The Chase: Shelley King runs out of time on question
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The 66-year-old British-Indian actress gripped ITV viewers when her character Yasmeen found herself under the thumb of controlling husband Geoff, played by Ian Bartholomew. In disturbing scenes 8.16 million viewers watched Yasmeen fight back against her abusive husband which led to his death. Talking about the impact of the episodes, Shelley said that she loves acting in soaps as they tackle these difficult yet real life issues, but she also found filming “difficult”. In order to give a most convincing performance as possible, the star explained that she uses the pain she felt after suddenly losing her mother, Eunice, to get into the mindset of a troubled character.
The star told The Sun at the time: “This has been one of the most traumatic experiences. I’m a theatre actor – and all actors, in order to give an acceptable, truthful and vulnerable performance, aleve and breastfeeding have to open themselves up to the situation of the person they are portraying.”
Shelley’s mother Eunice was a huge fan of Coronation Street even before the actress joined the cast, which acts as a bittersweet and sometimes painful reminder when Shelley goes to work.
Unfortunately the actress’ mother never regained consciousness after suffering from a hemorrhagic stroke, and a week later she passed away in hospital.
Since then Shelley has worked closely with the Stroke Association to raise awareness of the dangers of a stroke, and how getting help as quickly as possible is the key to survival.
The Stroke Association explains that 15 percent of strokes are due to a bleed in or around the brain. This is what is known as a hemorrhagic stroke.
The condition can either cause a bleed within the brain, known as a intracerebral haemorrhage, or a bleed on the surface of the brain, known as a subarachnoid haemorrhage.
Symptoms of a stroke can occur extremely quickly, and can include vomiting, headache, and a stiff neck, symptoms which might not be immediately recognisable as a stroke.
Other symptoms that are crucial to notice include:
- Sudden weakness or numbness on one side of the body, including legs, hands or feet.
- Difficulty finding words or speaking in clear sentences.
- Sudden blurred vision or loss of sight in one or both eyes.
- Sudden memory loss or confusion, and dizziness or a sudden fall.
- A sudden, severe headache. If you spot any of these signs of a stroke, don’t wait. Call 999 straight away.
Like many who suffer a stroke, Eunice’s symptoms occurred suddenly and out of nowhere. Reflecting on the ordeal Shelley, who is an only child, said: “Mum was incredibly healthy and active and never had a sick day in her life.
“She was always pottering about in the garden or doing something new to the house.”
Shelley went on to explain that moments before Eunice’s stroke, she tried to save her father from choking on a piece of roast lamb.
“Dad said that mum became incredibly panicky as he tried to dislodge the piece of meat from his throat which he eventually managed to do,” Shelley explained.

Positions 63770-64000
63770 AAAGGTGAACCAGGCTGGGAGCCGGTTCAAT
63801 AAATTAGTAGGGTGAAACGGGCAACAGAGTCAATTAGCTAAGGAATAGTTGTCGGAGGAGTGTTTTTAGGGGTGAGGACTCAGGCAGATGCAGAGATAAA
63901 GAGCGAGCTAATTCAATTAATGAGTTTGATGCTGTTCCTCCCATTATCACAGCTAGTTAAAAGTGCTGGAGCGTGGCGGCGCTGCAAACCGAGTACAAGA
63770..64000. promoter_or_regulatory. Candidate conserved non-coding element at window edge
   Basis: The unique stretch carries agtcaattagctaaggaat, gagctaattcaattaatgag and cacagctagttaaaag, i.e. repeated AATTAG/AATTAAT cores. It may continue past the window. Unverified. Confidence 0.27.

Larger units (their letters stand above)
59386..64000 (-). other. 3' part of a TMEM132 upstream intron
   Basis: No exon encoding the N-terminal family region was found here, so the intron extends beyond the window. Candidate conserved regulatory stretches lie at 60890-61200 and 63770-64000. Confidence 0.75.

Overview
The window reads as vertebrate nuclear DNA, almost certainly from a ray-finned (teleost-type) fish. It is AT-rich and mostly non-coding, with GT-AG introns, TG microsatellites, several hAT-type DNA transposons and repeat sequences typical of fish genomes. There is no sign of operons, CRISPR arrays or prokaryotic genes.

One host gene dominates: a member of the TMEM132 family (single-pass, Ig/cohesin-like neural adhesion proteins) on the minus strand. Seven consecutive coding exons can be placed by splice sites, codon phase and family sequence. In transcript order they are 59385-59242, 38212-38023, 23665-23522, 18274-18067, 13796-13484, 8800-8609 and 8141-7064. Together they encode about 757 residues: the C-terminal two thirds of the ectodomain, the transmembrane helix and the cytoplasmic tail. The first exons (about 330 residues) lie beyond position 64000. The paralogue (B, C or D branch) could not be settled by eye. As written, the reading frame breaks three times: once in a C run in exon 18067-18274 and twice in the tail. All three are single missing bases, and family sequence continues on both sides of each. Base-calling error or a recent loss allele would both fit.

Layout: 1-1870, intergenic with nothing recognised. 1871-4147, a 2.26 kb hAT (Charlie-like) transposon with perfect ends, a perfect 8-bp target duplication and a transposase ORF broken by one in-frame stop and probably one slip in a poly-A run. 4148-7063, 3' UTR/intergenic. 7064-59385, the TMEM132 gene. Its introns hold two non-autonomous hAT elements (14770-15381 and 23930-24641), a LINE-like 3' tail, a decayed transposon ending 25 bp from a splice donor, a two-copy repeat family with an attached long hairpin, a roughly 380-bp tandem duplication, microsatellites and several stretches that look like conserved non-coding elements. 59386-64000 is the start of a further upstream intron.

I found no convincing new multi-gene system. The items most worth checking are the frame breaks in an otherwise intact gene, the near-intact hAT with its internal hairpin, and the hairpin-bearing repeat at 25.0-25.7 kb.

“But minutes later she collapsed on top of him.”
The terrifying experience continued, as an ambulance was called for Eunice, who was then taken to Redhill Hospital in Surrey, where the couple were living in sheltered housing at the time.
“Time was definitely lost,” said Shelley. “I know an ambulance was called but it certainly wasn’t straight away. By the time mum got to hospital it was too late. She never woke up and I missed out on the chance to say goodbye.
“Dad blamed himself for not realising straight away that she’d had a stroke but it wasn’t his fault. If he’d known what to look out for he’d have been all over it.”
In order to educate people, Shelley backed an NHS campaign that encouraged the public to act FAST, and call 999 as soon as they think someone is suffering from a stroke.
The anagram FAST was developed to help people make the following checks if they suspect someone has had a stroke, and is still the best way to double check:
FACE – the person’s face may have dropped on one side, they may not be able to smile, or their mouth or eye may have drooped.
ARMS – the person with suspected stroke may not be able to lift both arms and keep them there because of weakness or numbness in one arm.
SPEECH – their speech may be slurred or garbled, or the person may not be able to talk at all despite appearing to be awake.
TIME – it’s time to dial 999 immediately if you notice any of these signs or symptoms.
When in hospital, treatments for a stroke mainly include medication, but this depends on the type of stroke the individual has suffered from and what part of the brain it has affected. In some cases surgery may be needed to treat brain swelling and reduce further bleeding.
In order to significantly reduce your risk of having a stroke, the NHS recommends doing the following:
- Eating a healthy diet
- Taking regular exercise
- Following the recommended guidelines on alcohol intake (not drinking more than 14 units a week)
- Not smoking.
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